Select Targets

The next step in regional assessments is to select conservation targets (a.k.a. features). These targets are often defined based on biological features (e.g. species, ecosystems) as well as physical features (e.g. seafloor targets based on bathymetry, geomorphology, sediments). Because it is impossible to identify or plan for all elements of biological diversity (e.g., the thousands of species in a region), a subset of targets is usually selected to best represent the diversity of the ecoregion. These targets are often defined based on biological features (e.g., species, ecosystems) and physical features (e.g., bathymetry, sediments).

Targets

Primary features of the planning effort include the identification of representative species, habitats, and ecosystems.

  • Marine ecosystems are considered “coarse filter” features in that they represent multiple species and often habitat types. This approach presumes that the conservation of a representation of all the ecosystems (e.g., seagrass, salt marsh, offshore coral reefs, and hard bottom areas) will also conserve a representation of the diversity of species found in these ecosystems.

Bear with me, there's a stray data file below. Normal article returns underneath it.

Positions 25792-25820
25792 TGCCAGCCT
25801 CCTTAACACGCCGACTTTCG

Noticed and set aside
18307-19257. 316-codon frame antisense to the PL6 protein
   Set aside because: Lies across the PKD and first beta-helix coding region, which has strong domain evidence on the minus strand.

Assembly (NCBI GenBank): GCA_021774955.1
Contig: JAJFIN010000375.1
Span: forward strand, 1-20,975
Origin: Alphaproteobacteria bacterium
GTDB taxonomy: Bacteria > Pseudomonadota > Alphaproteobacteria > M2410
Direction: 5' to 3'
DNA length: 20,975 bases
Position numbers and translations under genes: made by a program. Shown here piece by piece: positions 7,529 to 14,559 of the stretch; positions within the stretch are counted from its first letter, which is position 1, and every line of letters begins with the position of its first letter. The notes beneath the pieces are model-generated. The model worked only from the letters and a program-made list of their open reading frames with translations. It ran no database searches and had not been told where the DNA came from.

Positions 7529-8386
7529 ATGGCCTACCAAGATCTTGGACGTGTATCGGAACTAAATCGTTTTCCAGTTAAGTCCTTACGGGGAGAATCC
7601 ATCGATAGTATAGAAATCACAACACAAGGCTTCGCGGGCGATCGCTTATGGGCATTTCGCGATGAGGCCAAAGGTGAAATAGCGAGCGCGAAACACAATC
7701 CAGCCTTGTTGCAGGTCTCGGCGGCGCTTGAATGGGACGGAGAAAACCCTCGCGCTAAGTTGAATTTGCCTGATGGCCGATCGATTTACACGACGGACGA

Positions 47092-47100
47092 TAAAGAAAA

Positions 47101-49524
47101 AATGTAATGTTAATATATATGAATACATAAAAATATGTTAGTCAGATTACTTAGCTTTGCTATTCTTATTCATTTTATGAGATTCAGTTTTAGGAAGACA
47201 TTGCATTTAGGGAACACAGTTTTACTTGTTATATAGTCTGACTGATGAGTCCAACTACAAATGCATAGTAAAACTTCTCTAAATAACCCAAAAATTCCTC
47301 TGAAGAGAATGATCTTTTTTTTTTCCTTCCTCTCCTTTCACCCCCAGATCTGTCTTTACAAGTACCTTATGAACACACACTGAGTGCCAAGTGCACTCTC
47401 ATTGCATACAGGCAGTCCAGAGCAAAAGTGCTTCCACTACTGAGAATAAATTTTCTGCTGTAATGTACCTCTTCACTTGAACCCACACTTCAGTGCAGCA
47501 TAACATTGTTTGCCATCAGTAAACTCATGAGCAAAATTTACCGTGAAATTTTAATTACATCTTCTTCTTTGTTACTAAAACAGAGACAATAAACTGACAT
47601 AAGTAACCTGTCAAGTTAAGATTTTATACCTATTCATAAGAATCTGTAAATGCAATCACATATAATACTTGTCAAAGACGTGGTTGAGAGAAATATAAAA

• Aggregations of species (e.g. spawning aggregations, haul-out or nesting sites), convergence of water bodies, upwelling zones and unique seafloor characteristics (e.g. seamounts, pinnacles) are used as “fine filter” features in that they represent single species or discrete physical elements.
  • In areas where ecosystem data is not available, habitat or ecosystem models are developed based on combinations of biogeophysical data.
  • Development of a comprehensive target list for a region’s biodiversity is very time consuming, and the data representing these features is often limited. Planners should weigh trade-offs between exhaustive list development and data collection and analysis.
One of the target maps from the Carolinian Assessment indicating shellfish distributions. Click on image to enlarge.

One of the target maps from the Carolinian Assessment indicating shellfish distributions. Click on image to enlarge.

Case Study: Carolinian Ecoregion

In the Carolinian ecoregion, data was gathered spatial data for 36 targets including:

  • Salt and brackish marshes
  • Seagrass meadows
  • Shoreline types  (e.g., fine- and coarse-sand beaches)
  • Oyster reefs
  • Sea turtle nesting beaches
  • Shorebird and water bird habitat
  • Right whale calving grounds
  • Short-nose sturgeon habitat
  • Offshore hard-bottom areas
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